TG #47

TG 47 : Patagonian Beeches. Giant’s Graveyard. A Humbling Beauty. Wanderer Monarchs.

Hello!

Yes, it has been a while, but it’s been a good summer busy with good projects. We’ve been especially delighted to see the good press and progress from the Tasmanian chapter of The Tree Projects – have a look and you can see an ultra-high resolution image of one of the world’s largest flowering plants.

Here enclosed please find a quartet of remarkable pieces from four remarkable contributors – all of them friends whose manuscripts have been sitting awaiting attention for several months now.

From the southernmost to the northernmost:

We venture into the dagger-peaks and snowfields of Southern Chile with Cara McGary on a quest for the Patagonian Antarctic Beech tree. These are some of the southernmost trees in the world, and exist in some of the most jaw-dropping wilderness scenery on the planet.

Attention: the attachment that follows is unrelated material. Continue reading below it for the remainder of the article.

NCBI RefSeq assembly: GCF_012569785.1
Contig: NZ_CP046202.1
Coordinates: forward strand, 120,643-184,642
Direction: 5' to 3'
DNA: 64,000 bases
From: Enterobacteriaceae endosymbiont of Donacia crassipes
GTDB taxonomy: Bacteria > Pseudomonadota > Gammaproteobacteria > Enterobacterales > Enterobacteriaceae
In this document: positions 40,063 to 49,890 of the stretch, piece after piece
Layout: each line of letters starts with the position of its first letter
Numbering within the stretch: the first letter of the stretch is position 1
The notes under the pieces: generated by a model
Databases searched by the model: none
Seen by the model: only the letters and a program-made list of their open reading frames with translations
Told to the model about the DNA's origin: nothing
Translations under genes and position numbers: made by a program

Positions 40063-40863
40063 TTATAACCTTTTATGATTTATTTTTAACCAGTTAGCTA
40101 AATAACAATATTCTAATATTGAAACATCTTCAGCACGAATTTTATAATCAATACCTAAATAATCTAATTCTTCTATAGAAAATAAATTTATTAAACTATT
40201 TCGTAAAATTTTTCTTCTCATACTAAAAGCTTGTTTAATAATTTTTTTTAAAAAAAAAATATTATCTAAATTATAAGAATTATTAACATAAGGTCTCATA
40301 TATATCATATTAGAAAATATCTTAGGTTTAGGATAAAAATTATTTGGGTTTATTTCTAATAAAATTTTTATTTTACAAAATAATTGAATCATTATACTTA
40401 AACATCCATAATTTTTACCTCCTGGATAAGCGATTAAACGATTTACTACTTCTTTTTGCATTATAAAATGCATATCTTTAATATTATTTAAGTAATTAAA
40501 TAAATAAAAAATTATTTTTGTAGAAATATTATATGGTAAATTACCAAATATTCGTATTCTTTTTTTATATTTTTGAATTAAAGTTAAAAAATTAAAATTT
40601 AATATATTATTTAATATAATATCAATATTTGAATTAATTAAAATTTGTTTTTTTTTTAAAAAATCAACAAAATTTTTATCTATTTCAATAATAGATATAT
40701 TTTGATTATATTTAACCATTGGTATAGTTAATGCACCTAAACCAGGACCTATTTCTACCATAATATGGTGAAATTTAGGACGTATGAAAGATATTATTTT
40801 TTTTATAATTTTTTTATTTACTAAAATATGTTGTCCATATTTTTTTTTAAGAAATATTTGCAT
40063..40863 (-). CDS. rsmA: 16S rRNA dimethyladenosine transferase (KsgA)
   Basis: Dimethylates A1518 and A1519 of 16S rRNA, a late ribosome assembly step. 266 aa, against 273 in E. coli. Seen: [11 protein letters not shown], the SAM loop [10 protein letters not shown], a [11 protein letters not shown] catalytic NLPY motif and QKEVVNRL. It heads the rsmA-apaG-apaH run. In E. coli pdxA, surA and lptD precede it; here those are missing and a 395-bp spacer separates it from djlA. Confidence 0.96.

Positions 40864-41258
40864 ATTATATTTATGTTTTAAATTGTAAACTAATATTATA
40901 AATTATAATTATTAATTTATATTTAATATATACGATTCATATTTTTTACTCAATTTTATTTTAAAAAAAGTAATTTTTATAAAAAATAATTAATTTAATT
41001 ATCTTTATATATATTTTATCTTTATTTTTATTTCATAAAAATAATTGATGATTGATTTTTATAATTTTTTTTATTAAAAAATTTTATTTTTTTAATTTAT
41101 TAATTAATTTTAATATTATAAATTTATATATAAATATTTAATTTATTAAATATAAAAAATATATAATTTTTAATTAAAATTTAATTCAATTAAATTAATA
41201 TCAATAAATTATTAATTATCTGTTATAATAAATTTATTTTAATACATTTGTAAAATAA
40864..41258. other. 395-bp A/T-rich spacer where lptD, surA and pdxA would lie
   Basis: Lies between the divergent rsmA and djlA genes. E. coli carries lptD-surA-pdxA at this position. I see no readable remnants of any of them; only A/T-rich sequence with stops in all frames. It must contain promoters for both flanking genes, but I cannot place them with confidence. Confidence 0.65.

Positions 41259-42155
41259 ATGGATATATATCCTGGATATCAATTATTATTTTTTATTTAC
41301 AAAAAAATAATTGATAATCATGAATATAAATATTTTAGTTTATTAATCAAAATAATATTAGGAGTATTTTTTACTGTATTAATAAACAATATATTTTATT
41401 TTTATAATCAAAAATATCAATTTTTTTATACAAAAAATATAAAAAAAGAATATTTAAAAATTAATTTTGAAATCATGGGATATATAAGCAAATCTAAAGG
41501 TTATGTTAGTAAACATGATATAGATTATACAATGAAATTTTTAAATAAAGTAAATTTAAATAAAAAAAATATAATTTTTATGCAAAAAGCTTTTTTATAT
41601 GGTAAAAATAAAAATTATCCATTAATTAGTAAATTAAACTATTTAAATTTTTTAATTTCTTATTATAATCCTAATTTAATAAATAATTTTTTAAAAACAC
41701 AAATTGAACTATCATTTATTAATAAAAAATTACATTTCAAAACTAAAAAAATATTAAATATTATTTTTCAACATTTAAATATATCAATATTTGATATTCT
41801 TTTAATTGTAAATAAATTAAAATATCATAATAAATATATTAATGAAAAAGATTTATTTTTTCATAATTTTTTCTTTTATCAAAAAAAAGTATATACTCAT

Dan Broun treks off into the wilds of the Southwest into perhaps the most jagged of Tasmania’s quartzite mountains: the Eastern half of the Arthur Range. He brings back a selection of stunning photographs that will, of course, make you look longingly at your bushwalking shoes.

A bit north, in the “Hydro Lake”, we paddle out with solo-kayak-surf-legend-docco-filmmaker Mick Lawrence and have an eerie look at the dead trees in the flooded lands. Last I heard, Mick was out in the wilds of Bathurst Harbour in the farthest Southwest, so perhaps we’ll soon see some footage of that distant land.

And, the well-known natural history writer Don Knowler shares a personal memory of an urban naturalist friend, and describes how a wandering animal reminded him of a suddenly.

We hope you enjoy reading these as much as we enjoyed compiling them!

Enjoy!

All the best,

The Editor